Explication: the reader proceeds word-by-word, phrase-by-phrase, line-by-line, with the intent of describing the work’s formal features—the lexical, grammatical, syntactic and sequential choices of an author. Its purpose is to generate awareness of the formal features of a work so as to be more accountable to how the work is put together. We explicate to make explicit the immediate indices of our attention—the lexical, grammatical, syntactic choices of an author; we analyze, relying on all the previous modes—marginalia, annotation and explication—to communicate to your reader something interesting and significant about the passage(s) under discussion
Address the following short poem by Emily Dickinson using marginal commentary, annotation, and explication:
“Faith” is a fine invention
When Gentlemen can see—
But microscopes are prudent
In an Emergency.
Analysis: the reader isolates one or more elements of the work for closer attention. We use analysis to separate the work into parts, or into cause and effect relations, in order to probe different relations, to generate questions, and more fully understand the whole.
Interpretation: the reader sets forth one or more meanings of a work according to a programmatic set of assumptions or ideological beliefs. We interpret in order to make a persuasive case for a meaning of the work.
I’m not sure if any of you caught the moment on the first day of class when I asked you to give your blog a subtitle, or tagline. What happened was that all of you paused. What I realized was that I had set for you a very simple problem that is at the center of your work as a writer: finding the right words and placing them in the right order. The words “finding” and “placing” of course stand for an extraordinarily complex process that required you not only to think about language, but about form and context and audience and medium.
The taglines you have formulated for your blogs are really good. That is, your blogs are already showing attention to how you might represent your reading, thinking and writing in this course. I encourage you to continue thinking about your blog as more than simply a functional tool (an archive). I am interested in you using the blog to better represent your intellectual work and to help you develop as a writer.
Below is a post by a friend of mine who teaches at Washington College in Maryland, Sean Meehan. Making Use of the Medium: Ways of Doing Digital Writing and Reading says much of what I want to say about your writing on a blog. Professor Meehan and I are both interested in using blogs to develop the reading and thinking and writing of our students. Here is what he says:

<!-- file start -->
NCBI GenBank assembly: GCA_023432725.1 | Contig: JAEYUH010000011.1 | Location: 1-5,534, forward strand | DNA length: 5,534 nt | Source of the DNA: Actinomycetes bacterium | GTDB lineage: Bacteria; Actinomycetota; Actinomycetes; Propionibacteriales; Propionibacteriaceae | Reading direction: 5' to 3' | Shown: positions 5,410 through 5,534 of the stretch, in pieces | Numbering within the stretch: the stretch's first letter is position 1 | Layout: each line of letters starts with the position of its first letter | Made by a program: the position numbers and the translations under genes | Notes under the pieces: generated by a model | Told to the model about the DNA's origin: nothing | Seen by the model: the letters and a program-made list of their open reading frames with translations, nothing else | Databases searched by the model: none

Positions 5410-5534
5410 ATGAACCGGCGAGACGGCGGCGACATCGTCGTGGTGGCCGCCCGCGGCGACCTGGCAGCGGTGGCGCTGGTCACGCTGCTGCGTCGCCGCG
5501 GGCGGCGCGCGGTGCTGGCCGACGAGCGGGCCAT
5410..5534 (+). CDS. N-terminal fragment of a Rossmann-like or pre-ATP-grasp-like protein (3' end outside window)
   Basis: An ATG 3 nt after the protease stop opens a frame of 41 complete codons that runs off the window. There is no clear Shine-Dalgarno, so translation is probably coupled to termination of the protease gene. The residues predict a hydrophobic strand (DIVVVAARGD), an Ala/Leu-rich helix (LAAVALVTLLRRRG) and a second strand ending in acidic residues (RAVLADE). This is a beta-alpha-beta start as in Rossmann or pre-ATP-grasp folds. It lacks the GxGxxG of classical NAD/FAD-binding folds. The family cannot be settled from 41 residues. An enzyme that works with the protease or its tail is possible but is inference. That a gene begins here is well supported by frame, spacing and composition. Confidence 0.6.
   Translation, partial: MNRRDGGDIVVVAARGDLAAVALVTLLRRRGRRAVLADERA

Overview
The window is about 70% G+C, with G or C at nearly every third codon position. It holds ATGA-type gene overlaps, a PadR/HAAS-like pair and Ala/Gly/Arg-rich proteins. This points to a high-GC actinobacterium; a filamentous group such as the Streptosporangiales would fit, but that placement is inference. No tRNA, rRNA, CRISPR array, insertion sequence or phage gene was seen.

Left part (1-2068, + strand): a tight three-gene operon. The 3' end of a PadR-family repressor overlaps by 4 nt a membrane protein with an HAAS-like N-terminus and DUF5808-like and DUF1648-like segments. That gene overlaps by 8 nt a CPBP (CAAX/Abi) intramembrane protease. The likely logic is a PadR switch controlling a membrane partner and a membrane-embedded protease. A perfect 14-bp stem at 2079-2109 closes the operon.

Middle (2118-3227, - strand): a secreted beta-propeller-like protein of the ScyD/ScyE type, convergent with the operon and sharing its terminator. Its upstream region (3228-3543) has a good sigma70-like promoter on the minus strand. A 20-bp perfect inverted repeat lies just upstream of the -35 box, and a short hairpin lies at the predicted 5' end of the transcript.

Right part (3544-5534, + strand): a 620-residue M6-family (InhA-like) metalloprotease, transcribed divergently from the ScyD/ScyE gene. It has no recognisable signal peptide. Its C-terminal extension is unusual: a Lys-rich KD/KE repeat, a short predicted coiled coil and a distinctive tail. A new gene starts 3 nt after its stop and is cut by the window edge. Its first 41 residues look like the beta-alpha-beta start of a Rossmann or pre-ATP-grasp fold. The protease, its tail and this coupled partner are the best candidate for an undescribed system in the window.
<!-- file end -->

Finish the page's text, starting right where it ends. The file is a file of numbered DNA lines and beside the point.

I mentioned in the first class that we would be focusing in the course on ways that we could develop and strengthen our writing by being more aware and making better use of the medium and multiple media of writing. The blog postings you are doing in response to reading and discussion (and on your way to the larger writing projects) are a good example. So here are some tips, offered in response to your initial posts, for ways to develop a stronger response and to experiment with future postings.
- Provide a focus for your response–both in terms of summary (what the reading says) and analysis (what you say, your critical thinking in response to the reading). Some simple ways to develop focus:
- title: at the end, or while writing the blog (I suggest you save or publish the blog before finishing, and then update it once or twice while writing), use this to ask yourself: what am I getting at.
- at the very least, don’t title it “blog #1″; start experimenting with some creative thinking–you will need a good title for your essays.
- summary (what you hear the reading say): think 2-4 sentences, an initial paragraph that summarizes in a way that will allow you to later dig in to a key point and elaborate further.
- elaboration (what you notice; what you want to say about the reading): dig in by providing a quotation; use the quotation tool (in toolbar) to highlight this.
- basic paragraphing: though the posting need not be fully edited or as formally organized as an essay, consider some basic paragraph breaks to move from summary to analysis, to distinguish different main points; this will also allow you to do some practice with transitions.
- tags: after finishing the draft, the tag function invites some reflection on what the focus has been, what some key ideas and keywords are; tags can also be effective later when working on an essay and looking for material–to remember or be surprised by some associations (two different posts that turn out to be related by a tag); tags can sometimes lead to interesting associations to other blogs. Some of the WordPress formats will actually suggest automatically other blogs out there that might relate to your post.
- Advance your focus by making a link
- the basic links we will use (and mainly use in writing) are quotations and citations.
- consider digital quotation: a link to a site that offers definition or explanation or example for your focus.
- use the link function in the toolbar
- consider linking/inserting an image or other media, if relevant and effective for your focus
- think of this as a digital means of forwarding and countering (two key elements of academic writing we focus on in the course)
- Look ahead: to discussion in class, to the next section of the reading, to your next posting.